The Service-Learning Work Group is comprised of 15 faculty from a variety of disciplines and colleges. They assist with coordinating and promoting efforts in service-learning and are available for faculty assistance. The Service-Learning Work Group also acts as a steering committee for the Office of Service-Learning and Volunteer Programs. They meet regularly to discuss ongoing projects, reporting, assessment, and planning. If you are interested in becoming involved with the Work Group, please contact Dr. Liz Wang.
Community Engagement Scholars are trained student leaders who assist faculty who are teaching academic service-learning courses or departments with growing community partnerships, community-based research projects, or other community-engagement efforts. Scholars receive training from the Office of Service-Learning and Volunteer Programs, as well as a stipend and the opportunity to participate in professional development workshops.
Each week, Community Engagement Scholars spend approximately 5-8 hours coordinating service-learning programs and services. The Community Engagement Scholar's position may include assisting with logistics for service-learning courses, preparing an orientation/training, collaborating with community agency staff, leading a reflective dialogue in the classroom, researching partner agencies for future service-learning courses, or assisting with a community-based research project. Community Engagement Scholars typically receive a $500 stipend. Currently the program is pending funding.
The application deadline is December 1, 2015. Faculty will be notified of their acceptance by December 8, 2015. Individual faculty and departments are responsible for assisting with recruiting and selecting a student. Spring 2016 CE Scholars should be identified prior to January 1, 2016. To apply download the application, here. If you are interested in the CE Scholars Program, but need assistance with creating a plan of action for your course or department, please contact Jodi Roth-Saks.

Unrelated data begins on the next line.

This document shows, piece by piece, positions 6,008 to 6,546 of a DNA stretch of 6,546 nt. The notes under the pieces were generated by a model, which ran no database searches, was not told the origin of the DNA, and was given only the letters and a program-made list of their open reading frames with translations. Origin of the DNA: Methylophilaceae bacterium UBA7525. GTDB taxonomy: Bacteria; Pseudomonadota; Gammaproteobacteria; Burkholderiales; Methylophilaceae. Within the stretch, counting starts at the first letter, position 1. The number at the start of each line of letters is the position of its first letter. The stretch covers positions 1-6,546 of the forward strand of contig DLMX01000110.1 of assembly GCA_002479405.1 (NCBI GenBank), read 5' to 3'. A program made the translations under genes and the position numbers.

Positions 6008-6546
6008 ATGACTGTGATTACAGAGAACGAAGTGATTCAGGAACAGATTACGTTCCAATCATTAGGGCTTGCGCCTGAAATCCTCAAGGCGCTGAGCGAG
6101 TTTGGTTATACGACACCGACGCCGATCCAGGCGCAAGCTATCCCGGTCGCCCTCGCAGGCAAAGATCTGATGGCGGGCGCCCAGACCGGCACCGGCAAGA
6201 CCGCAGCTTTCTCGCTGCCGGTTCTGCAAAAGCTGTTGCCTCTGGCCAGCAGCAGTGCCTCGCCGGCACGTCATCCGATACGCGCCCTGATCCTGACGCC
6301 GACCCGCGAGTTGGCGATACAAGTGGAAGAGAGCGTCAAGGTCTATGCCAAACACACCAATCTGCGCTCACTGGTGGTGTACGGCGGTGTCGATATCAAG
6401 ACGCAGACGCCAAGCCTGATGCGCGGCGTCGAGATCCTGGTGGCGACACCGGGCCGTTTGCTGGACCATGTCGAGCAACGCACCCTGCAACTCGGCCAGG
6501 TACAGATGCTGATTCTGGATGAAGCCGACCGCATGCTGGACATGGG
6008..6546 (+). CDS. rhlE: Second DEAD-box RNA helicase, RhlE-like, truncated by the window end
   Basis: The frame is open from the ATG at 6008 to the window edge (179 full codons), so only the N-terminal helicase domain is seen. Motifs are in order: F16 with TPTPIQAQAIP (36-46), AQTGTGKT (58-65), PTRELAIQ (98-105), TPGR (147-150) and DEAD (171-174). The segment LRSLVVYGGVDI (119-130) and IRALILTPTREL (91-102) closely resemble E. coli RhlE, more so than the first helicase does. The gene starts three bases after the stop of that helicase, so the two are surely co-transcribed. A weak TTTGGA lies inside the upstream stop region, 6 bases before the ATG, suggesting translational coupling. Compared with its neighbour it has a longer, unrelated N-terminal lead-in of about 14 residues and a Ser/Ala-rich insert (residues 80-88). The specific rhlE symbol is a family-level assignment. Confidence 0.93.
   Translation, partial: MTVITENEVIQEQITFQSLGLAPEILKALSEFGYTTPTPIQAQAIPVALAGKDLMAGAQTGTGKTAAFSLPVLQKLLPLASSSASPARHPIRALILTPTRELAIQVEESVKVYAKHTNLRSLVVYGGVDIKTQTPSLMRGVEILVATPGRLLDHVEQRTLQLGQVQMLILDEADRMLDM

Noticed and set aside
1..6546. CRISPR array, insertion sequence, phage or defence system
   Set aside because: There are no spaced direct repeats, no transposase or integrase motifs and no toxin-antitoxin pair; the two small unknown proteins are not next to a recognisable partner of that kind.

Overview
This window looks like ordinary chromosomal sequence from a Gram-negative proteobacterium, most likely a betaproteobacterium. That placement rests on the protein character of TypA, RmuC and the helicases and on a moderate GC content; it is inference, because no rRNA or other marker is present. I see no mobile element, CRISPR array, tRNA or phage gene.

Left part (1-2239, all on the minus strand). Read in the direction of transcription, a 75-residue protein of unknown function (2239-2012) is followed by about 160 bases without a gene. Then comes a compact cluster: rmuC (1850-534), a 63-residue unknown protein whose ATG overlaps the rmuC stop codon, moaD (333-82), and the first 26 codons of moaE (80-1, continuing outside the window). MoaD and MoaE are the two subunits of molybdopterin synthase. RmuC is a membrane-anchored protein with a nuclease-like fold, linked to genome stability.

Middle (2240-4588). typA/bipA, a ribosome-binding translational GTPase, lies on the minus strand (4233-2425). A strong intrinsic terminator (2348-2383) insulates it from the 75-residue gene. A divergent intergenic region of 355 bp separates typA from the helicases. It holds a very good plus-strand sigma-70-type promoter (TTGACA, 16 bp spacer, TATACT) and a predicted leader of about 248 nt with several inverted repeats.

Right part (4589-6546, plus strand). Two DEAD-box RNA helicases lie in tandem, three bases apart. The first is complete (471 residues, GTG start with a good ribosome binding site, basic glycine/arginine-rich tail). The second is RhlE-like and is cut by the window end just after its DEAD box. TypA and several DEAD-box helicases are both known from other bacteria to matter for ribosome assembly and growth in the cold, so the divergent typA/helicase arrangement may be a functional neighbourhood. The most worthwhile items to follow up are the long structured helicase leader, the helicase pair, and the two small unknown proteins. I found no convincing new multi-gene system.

Research and national trends indicate that universities are moving to more inclusive language of community-engaged learning, or community-based learning, to incorporate all types of service-learning under one umbrella term and adopting the Furco Model (2001). The Furco Model has been incorporated into service-learning planning and development at more than 300 colleges and universities worldwide. Moving forward, this model will guide and shape the way West Chester University develops and assesses service-learning courses and course sections.
In collaboration with the Center for International Programs, the Office of Service-Learning and Volunteer Programs trains university staff and students to organize international Alternative Break Trips. These are trips coordinated during spring break, winter break, or summer sessions and are geared towards students interested in public service.
The Alternative Break movement has grown substantially within the last 10 years. During spring of 2015, WCU will be offering a record breaking 6 trips (4 domestic, 2 international). The WCU Alternative Break program is a proud member of Break Away, the national organization that trains university staff and students on organizing service-learning trips worldwide. All Alternative Break Trips at WCU follow the 8 Components of a Quality Alternative Break Program and utilize The Active Citizen Continuum.
The Active Citizen Continuum is a developmental model that illustrates the process of becoming a lifelong active citizen. The Office of Service-Learning and Volunteer Programs leads workshops about this process for student leaders and academic service-learning courses.
If you are interested in coordinating an international Alternative Break Trip, please contact Jodi Roth-Saks to get started.